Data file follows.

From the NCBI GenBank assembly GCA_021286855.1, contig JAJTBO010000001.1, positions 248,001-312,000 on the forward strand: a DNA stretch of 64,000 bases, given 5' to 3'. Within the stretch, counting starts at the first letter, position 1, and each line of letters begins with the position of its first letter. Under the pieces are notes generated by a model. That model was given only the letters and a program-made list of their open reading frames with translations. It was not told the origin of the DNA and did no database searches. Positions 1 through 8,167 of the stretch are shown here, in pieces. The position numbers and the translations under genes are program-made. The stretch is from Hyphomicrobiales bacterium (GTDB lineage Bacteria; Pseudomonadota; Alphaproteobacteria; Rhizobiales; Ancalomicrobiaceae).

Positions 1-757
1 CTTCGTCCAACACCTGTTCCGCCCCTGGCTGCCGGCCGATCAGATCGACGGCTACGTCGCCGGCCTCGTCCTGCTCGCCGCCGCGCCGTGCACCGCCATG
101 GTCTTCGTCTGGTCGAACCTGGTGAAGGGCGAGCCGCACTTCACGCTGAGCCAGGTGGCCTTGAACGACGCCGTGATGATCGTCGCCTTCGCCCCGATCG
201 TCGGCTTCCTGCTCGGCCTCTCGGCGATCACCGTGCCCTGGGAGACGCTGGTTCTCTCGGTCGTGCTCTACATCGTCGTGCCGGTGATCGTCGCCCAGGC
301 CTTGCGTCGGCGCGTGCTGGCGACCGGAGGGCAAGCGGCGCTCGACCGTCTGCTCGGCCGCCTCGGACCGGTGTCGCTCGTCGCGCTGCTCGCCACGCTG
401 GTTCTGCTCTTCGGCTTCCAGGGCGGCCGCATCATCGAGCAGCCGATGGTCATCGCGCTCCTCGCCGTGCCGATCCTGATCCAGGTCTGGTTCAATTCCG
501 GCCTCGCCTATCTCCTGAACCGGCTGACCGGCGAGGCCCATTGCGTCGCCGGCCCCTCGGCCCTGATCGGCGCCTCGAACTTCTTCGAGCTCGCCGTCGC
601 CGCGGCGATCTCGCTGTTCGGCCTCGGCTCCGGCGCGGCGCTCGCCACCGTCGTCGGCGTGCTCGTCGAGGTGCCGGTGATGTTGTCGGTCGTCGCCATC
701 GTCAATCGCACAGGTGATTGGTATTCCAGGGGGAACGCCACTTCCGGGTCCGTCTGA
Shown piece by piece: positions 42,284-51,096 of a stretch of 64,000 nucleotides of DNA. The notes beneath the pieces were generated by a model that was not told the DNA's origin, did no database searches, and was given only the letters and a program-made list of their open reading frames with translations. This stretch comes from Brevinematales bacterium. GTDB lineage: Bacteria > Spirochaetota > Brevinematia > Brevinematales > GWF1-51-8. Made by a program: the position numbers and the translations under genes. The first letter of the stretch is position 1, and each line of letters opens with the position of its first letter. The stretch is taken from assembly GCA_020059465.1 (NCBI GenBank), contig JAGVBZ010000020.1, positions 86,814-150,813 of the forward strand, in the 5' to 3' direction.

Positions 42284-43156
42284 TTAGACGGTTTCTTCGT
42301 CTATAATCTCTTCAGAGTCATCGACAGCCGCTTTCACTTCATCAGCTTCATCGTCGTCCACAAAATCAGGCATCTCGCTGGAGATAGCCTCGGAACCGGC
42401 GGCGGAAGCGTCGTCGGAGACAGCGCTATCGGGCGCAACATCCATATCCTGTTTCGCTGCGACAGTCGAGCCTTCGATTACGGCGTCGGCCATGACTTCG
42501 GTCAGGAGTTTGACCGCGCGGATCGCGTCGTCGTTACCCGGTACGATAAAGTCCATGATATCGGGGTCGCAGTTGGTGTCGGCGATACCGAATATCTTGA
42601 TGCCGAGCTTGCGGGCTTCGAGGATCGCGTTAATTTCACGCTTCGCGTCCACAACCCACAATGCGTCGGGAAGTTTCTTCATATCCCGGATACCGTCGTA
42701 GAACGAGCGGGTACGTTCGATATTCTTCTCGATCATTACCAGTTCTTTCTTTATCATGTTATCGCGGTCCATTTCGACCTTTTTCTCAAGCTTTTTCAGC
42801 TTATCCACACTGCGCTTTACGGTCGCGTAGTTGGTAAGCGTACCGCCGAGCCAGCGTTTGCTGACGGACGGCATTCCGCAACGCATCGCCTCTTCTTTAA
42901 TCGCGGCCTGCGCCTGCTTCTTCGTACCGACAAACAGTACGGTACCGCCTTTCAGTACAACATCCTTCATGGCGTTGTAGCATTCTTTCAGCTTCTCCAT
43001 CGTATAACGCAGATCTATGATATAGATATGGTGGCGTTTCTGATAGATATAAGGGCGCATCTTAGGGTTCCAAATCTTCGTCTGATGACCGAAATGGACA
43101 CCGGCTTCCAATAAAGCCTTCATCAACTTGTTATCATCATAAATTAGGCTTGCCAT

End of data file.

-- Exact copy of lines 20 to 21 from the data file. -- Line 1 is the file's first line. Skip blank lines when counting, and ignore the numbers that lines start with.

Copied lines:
42901 TCGCGGCCTGCGCCTGCTTCTTCGTACCGACAAACAGTACGGTACCGCCTTTCAGTACAACATCCTTCATGGCGTTGTAGCATTCTTTCAGCTTCTCCAT
43001 CGTATAACGCAGATCTATGATATAGATATGGTGGCGTTTCTGATAGATATAAGGGCGCATCTTAGGGTTCCAAATCTTCGTCTGATGACCGAAATGGACA